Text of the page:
What My World's Like

#notetoself: release your attachments.

Mar
22

The price of anything is the amount of life you exchange for it

This is the second #notetoself letter I sent during my trip, sent on February 13, 2012.

Buenas! I hope this letter finds you in good health and high spirits. I’m coasting on the joy of so many blessings in the past week, but also a bit weighed down by the reality of the lessons I’m still learning from my bag being stolen a little over a week ago in Costa Rica.

I’m now in Granada, Nicaragua, which on the surface is a quaint and charming colonial city with humongous houses and beautiful, colorful architecture. With the feel of a small town, the pace is comfortably slow and inviting. I can walk at 2 miles per hour here and not feel hurried. It’s a nice change of pace from Brooklyn and Manhattan.

But travel not even a mile outside the city center and experience the stark oppositional reality that this is the second poorest country in the western hemisphere. Tiny, wooden shacks with tin roofs. Dirt roads. Normalized poverty. I’m accustomed to seeing…more. The standard of living in Nicaragua is lower and visitors like me are thought to be wealthy simply because we can travel, regardless of how budget that travel is or what was sacrificed to do so. Here, I’m faced with how much I have and how much I’m accustomed to having.

On Friday, what I presume to be the purpose of my bag being stolen hit me. Hard. Release your attachments.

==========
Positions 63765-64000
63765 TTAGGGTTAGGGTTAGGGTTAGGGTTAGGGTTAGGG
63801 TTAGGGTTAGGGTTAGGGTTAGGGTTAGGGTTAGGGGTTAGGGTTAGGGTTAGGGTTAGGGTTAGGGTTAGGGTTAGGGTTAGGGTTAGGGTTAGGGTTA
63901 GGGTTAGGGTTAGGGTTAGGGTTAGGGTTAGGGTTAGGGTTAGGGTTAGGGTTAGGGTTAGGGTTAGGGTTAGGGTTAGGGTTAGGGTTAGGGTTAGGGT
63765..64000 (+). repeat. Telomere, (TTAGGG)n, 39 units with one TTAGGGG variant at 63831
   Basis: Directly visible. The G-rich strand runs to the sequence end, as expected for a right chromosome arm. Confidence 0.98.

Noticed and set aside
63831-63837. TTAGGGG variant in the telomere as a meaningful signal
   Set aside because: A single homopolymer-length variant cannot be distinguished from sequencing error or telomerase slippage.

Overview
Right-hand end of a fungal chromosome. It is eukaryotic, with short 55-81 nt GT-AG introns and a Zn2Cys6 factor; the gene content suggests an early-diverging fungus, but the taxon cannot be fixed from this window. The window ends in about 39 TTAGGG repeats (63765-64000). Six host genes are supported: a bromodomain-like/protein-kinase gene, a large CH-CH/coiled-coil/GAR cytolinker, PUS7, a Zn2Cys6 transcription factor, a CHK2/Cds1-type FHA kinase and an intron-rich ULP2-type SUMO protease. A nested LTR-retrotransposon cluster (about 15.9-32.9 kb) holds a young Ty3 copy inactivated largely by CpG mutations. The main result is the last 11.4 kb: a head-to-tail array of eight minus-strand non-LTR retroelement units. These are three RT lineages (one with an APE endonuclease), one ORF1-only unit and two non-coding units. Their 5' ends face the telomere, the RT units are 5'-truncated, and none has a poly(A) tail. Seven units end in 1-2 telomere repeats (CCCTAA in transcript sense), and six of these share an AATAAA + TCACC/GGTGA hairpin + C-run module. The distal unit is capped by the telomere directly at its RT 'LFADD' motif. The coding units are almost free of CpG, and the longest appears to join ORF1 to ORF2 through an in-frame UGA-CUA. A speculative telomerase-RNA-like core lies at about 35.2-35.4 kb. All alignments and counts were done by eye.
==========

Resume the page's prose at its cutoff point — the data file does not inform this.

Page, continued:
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#notetoself: be resilient.

Mar
18

I’ve been traveling for seven weeks. Those who get my #notetoself emails are updated, but most others aren’t. I’ve been meaning to share these here for a while. This is the first #notetoself email (reformatted into letters!) I sent after one week of travel, on February 6, 2012. Please feel free to comment, share, etc.

I’ve only been in Costa Rica for one week, and have learned some pretty big lessons. Traveling is by far one of my favorite things to do because it throws you out of your comfort zone, leaving you with less armor to shield yourself with, which can, if you let it, result in purer knowledge of self.

You live. You learn. You adjust. You get over, under and through if you have to simply because…well, you have to.

At the time of my last writing, I was in Tamarindo. From there, I took a seven hour bus ride to the capital of Costa Rica, San Jose. I stayed the night, woke up and took a two and half hour bus ride to Cariari on my way to Tortuguero, a village on the northeast coast of the country. In Cariari, my backpack was stolen. My bag was one of the last things to be loaded, thus one of the first to be unloaded, while I was one of the last to exit the bus. By the time I got off, it was gone. Nearly everything I needed for my day-to-day living during the next two and half months: shoes, clothes, vitamins, medicines, toiletries, etc. Gone.

Too shocked for an immediate reaction, I wanted to cry, but couldn’t. After I realized this was no mistake and I wasn’t going to haphazardly see the thief with my bag so I could run them down and take it back (yes, I really thought of doing this…quite a number of times), I did cry. As I walked down the streets of a foreign city, wondering what to do next. Do I keep moving in the direction of Tortuguero? Nothing clean to put on the next day, or to wear to sleep. What to do?

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